tympanoplasty

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tym·pa·no·plas·ty

 (tĭm′pə-nə-plăs′tē, -nō-)
n. pl. tym·pa·no·plas·ties
Surgical repair or reconstruction of the middle ear.

American Heritage® Dictionary of the English Language, Fifth Edition. Copyright © 2016 by Houghton Mifflin Harcourt Publishing Company. Published by Houghton Mifflin Harcourt Publishing Company. All rights reserved.
ThesaurusAntonymsRelated WordsSynonymsLegend:
Noun1.tympanoplasty - surgical correction or repair of defects or injuries in the eardrum or the bones of the middle eartympanoplasty - surgical correction or repair of defects or injuries in the eardrum or the bones of the middle ear
surgical operation, surgical procedure, surgical process, surgery, operation - a medical procedure involving an incision with instruments; performed to repair damage or arrest disease in a living body; "they will schedule the operation as soon as an operating room is available"; "he died while undergoing surgery"
Based on WordNet 3.0, Farlex clipart collection. © 2003-2012 Princeton University, Farlex Inc.
Translations

tym·pa·no·plas·ty

n. timpanoplastia, reconstrucción del oído medio.
English-Spanish Medical Dictionary © Farlex 2012

tympanoplasty

n (pl -ties) timpanoplastia
English-Spanish/Spanish-English Medical Dictionary Copyright © 2006 by The McGraw-Hill Companies, Inc. All rights reserved.
References in periodicals archive ?
The different graft materials used for tympanoplasty are temporalis fascia, cartilage, perichondrium, vein, fat, dura mater, and periosteum etc.3,5 Temporalis fascia is the most preferable graft material used by surgeon with success rate of 93-97% in primary tympanoplasties. Its advantages are that it can be harvested through same post aural or endaural incision of tympanoplasty, available in sufficient amount, its basal metabolic rate and thickness have great resemblance with TM.5 However the drawbacks of fascia graft are high failure rate in atelectatic drum, retraction pocket, subtotal or total perforation and malfunctioning eustachian tube.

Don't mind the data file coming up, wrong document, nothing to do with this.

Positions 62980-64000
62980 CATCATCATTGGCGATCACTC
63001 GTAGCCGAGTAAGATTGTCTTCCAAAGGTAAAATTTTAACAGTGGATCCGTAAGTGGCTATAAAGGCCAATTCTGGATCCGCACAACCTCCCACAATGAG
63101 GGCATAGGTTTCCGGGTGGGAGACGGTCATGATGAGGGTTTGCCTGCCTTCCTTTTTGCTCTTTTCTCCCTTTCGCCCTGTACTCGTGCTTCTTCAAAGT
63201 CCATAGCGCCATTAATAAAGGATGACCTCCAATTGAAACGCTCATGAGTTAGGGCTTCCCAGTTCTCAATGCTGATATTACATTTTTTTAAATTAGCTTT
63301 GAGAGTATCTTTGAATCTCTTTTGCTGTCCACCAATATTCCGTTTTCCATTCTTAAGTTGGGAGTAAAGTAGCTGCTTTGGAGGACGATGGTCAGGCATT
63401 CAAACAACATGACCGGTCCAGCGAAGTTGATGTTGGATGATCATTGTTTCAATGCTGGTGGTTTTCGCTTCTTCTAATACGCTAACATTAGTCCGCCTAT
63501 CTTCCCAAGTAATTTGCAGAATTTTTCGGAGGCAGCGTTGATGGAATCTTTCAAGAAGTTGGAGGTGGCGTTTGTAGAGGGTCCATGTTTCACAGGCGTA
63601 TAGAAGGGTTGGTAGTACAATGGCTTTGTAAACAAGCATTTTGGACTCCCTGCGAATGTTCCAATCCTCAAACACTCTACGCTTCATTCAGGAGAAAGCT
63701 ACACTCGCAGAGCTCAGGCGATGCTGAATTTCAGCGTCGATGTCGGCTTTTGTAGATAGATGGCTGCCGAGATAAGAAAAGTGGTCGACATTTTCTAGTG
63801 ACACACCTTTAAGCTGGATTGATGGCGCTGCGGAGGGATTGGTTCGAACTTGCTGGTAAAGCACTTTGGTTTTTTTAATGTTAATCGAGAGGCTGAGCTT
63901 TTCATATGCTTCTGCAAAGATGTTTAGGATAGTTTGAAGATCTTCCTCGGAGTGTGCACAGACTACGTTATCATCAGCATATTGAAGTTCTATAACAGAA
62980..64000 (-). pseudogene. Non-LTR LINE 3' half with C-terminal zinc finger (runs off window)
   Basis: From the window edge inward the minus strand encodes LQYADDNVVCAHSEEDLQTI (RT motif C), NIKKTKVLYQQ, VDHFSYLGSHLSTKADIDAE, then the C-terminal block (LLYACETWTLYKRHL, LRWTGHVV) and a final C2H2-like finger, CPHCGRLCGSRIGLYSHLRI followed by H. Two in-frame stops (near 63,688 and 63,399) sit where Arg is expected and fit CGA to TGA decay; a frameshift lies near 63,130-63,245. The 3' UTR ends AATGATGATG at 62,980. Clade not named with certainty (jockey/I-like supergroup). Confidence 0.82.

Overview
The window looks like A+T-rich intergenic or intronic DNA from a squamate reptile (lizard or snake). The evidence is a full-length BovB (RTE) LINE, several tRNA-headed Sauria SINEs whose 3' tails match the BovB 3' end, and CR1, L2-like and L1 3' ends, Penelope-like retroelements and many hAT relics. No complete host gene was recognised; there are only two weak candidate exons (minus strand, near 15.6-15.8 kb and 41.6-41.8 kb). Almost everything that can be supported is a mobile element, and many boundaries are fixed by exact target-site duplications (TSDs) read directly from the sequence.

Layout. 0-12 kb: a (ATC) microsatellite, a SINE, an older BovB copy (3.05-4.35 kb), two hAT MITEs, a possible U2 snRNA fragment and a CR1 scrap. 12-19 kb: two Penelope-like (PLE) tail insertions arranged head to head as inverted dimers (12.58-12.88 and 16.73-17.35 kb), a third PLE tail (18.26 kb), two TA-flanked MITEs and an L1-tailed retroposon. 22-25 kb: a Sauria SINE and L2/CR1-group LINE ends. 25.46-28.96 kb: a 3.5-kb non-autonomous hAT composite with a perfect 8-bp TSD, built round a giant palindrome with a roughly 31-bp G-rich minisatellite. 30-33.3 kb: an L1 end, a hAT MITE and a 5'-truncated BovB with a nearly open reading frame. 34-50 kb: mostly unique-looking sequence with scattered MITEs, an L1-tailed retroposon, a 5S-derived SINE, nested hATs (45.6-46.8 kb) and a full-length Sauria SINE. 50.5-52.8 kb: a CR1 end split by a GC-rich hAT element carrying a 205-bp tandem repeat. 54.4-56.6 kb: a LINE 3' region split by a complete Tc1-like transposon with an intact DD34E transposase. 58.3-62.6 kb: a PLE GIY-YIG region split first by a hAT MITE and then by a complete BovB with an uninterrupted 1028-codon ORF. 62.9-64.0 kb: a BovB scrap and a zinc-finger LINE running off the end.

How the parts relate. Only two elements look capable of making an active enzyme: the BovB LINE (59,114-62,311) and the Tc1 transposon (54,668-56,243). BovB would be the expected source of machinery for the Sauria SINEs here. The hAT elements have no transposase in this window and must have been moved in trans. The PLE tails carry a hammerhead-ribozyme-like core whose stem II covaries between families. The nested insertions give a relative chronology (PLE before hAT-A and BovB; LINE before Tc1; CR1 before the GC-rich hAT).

Temporalis fascia remains the most commonly used material for tympanic membrane reconstruction, with a success rate of 93% to 97% in primary tympanoplasties. However, the situation gets more complex, and failure rates are considered higher in cases of Eustachian tube dysfunction, retraction pocket, adhesive otitis media, and subtotal or total perforation.
We have compared the outcomes of primary tympanoplasties with revision cases regarding the type of the OC lesion.
The mean number of previous tympanoplasties was 1.18 (range: 1 to 3); perforation size was small in 14 (43.8%) ears, medium in 13 (40.6%) ears, and large in 5 (15.6%) ears, and included 2 total perforations.
Comparison of temporal muscle fascia and cartilage grafts in pediatric tympanoplasties. Am J Otolaryngol.
In this study, it was determined that the cartilage shoe method for titanium TORP stabilization used for reconstructing canal wall down tympanoplasties has positive effects on auditory gain.
His classification of cartilage tympanoplasties was first published in 2007 in his article published in the Trakya University Medical Faculty Journal, currently entitled, the Balkan Medical Journal (4).
Out of 40 cases, 22(55%) tympanoplasties were performed on right ear and 18(45%) on left ear.
In a review of records of children who had tympanoplasties between 1991 and 2000 to assess factors that might impact the long-term prognosis, neither the surgical technique, the direction of approaching the ear, the type of graft used, nor the child's medical record had a significant association with long-term success of tympanoplasties.